Online connections are a daily thing to me, but as much as possible, I try to seek out opportunities for online connections to cross over into real life. While meeting someone who's basically a stranger sometimes leads to awkwardness, I'm always amazed by how much deeper a connection can get when you add an in-person dimension - as if something in the in-room chemistry reinforces human solitude and interdependence simultaneously, and makes us want to connect more meaningfully, even if we have to reveal personal things we are most guarded about.
In October, I got what I thought was a spam message about blog advertising. The subject header read "kvetch bkr: true love." Reading on, I saw that the email was from Tal Soltz, founder of a San Francisco-based water bottle company called bkr. "Found you randomly, love your tagline. Think you'll love the Kvetch bkr. Hilarious and kindred. www.mybkr.com."
Looking at the website, I saw that bkr (pronounced "beaker") sold 16-oz glass water bottles, with a small mouth, encased in a silicone sleeve. They had bottles in 34 colors that I could see on the website (I'm assured that other colors, to match seasonal fashion trends, are coming), in color names ranging from whimsical (a grapefruity pink called "crush") to dangerous (a deep maroon called "bitten"), and one in chartreuse called "kvetch." I now understood - a Google search for "kvetch" must have brought us together. (And no, they don't yet have a "Kvell" color. I'm sure that's in the 2014 Collection.)
Tal offered to send me a kvetch bkr, and since I already had a trip to San Francisco planned, I offered to pick it up in person. As we talked about the founding of the company and how business was going (very well - the bkrs are popular among the celebrity and fashion-conscious set), we talked about my blogs, including the one I used to write, JDatersAnonymous, but which I (mostly) gave up around the time my mother passed away. She revealed that her father had also passed away, about a year before - within a week or two, she'd be traveling to Israel for the unveiling. She also told me about the house her father had built, about 85 miles east of Los Angeles. Because Tal lives in San Francisco and her brother Gil lives in Paris, they had thought about selling the house when their father died - but Gil had a better idea: to transform this secluded place in the mountains into a writers' retreat in their father's memory.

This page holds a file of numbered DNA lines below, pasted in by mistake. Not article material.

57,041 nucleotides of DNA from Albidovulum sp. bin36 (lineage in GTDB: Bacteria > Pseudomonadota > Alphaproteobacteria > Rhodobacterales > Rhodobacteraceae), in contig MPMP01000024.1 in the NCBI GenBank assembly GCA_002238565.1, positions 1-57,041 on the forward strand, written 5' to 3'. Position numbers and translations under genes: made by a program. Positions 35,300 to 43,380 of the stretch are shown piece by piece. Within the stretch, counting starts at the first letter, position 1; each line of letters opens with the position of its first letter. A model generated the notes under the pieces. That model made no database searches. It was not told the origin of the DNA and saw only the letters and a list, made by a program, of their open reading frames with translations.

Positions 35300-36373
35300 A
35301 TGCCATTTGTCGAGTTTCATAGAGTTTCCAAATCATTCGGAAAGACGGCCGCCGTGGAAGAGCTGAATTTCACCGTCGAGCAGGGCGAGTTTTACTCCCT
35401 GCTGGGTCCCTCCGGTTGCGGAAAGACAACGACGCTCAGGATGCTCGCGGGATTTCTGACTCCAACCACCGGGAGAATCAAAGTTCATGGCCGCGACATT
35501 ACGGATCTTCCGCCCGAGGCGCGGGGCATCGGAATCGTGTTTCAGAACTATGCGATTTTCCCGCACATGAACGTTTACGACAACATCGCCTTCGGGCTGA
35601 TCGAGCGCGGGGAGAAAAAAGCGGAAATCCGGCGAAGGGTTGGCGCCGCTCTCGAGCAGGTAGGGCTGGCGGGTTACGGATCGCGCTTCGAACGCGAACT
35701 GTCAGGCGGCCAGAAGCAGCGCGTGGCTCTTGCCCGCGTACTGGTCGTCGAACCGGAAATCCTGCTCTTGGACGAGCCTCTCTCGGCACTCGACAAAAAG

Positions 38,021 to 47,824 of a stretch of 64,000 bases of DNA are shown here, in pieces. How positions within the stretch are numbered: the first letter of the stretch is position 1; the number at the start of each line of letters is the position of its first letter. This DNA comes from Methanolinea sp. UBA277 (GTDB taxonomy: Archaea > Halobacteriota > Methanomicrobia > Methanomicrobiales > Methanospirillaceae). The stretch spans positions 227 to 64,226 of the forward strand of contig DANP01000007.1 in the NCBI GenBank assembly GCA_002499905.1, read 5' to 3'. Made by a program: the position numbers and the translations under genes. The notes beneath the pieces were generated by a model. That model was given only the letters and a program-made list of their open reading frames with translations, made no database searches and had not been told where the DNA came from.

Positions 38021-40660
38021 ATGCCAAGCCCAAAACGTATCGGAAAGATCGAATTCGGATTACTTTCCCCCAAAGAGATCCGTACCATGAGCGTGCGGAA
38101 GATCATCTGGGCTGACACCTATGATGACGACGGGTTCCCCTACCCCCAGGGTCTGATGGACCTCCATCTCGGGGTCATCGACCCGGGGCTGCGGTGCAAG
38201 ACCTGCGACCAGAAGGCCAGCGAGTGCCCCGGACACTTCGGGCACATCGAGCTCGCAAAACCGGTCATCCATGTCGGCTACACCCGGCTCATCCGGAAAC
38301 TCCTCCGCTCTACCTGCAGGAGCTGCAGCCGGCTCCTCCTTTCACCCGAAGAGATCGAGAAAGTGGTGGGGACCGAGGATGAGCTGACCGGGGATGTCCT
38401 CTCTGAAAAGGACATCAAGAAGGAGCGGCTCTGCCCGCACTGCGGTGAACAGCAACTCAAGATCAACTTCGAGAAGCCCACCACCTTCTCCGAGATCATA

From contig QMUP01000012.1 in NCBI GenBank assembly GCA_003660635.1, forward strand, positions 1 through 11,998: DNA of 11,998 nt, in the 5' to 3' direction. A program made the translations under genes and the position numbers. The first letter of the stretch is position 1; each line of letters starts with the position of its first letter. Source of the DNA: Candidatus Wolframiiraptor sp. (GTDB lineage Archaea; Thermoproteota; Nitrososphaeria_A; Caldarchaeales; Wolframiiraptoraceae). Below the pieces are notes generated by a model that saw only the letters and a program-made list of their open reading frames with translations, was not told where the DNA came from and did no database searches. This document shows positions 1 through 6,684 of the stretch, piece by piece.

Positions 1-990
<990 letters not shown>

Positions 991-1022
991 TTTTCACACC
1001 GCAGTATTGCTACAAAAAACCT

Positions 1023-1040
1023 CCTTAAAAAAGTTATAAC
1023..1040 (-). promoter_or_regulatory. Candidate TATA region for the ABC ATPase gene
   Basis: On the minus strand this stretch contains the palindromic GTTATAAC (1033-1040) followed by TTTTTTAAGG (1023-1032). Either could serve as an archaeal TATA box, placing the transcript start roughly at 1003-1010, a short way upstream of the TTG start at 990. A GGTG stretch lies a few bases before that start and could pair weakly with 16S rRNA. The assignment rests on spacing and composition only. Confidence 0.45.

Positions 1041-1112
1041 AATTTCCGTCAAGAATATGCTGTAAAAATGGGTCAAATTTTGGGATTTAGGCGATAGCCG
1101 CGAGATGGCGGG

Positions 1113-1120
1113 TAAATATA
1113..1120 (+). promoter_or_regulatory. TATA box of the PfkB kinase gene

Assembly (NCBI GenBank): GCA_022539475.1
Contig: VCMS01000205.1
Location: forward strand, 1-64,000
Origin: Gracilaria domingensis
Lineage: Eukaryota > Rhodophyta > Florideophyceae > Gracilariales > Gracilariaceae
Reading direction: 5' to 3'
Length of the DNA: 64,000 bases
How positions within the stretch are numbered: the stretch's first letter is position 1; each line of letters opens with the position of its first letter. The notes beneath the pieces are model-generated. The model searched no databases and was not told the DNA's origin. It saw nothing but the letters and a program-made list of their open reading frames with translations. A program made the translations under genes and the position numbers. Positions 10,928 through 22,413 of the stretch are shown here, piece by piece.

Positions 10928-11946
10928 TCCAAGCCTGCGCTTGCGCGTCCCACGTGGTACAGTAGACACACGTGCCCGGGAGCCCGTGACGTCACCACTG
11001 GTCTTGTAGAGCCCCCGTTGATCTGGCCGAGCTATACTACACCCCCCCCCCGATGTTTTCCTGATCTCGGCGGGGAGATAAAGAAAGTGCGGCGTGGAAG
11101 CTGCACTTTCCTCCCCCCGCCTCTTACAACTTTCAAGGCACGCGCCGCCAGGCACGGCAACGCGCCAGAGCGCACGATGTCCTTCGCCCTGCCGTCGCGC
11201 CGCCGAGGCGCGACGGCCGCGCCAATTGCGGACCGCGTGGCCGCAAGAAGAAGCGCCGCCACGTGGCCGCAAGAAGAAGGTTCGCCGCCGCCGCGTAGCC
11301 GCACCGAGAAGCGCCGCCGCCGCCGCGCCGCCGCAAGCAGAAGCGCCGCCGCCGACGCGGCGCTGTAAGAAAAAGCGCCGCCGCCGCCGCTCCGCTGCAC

Just a few days after my visit to Tal, Gil launched a Kickstarter for Inspiration Drive, to raise funds to transform that house - called "Yefe Nof," Hebrew for "beautiful vistas/scenery" - into a creative residency, where "writers, researchers, and designers bring their projects for the final stage of execution, one resident at a time for six weeks each."
As someone who is writing a book about grief, loss and memory, I could relate both to the emotional and the practical side of this project. I knew I couldn't donate at the level that would earn me a week at this cabin (which I would LOVE), but suggested that in addition to funding from individuals via Kickstarter, he might want to seek out cultural foundations, institutions and nonprofit organizations (especially those based in LA or San Diego) for partnerships and retreats. (See video by Gil below: warning, he is very charming and you may just fall in love with him and this project a little.)
So from a blog and a bkr to creative projects in memory of a lost loved one, an online connection moved from virtual to real-life, illuminating that even virtual strangers may have stories that overlap and intersect, at points of tragedy or creativity, or emerging from the human condition itself. Our desire to connect can bring us out of our solitude, or grief, or isolation, or routine, into contact with those who may be quite similar to ourselves, even if we don't know it yet. And sometimes, it starts with a simple email.
To see the full line of bkrs (which are surprisingly light for glass and which sport an angled top that makes the bottle easy to carry), check out MyBKR.com.
To learn more about Inspiration Drive, visit the Kickstarter (the project is 21% funded, with 24 days to go).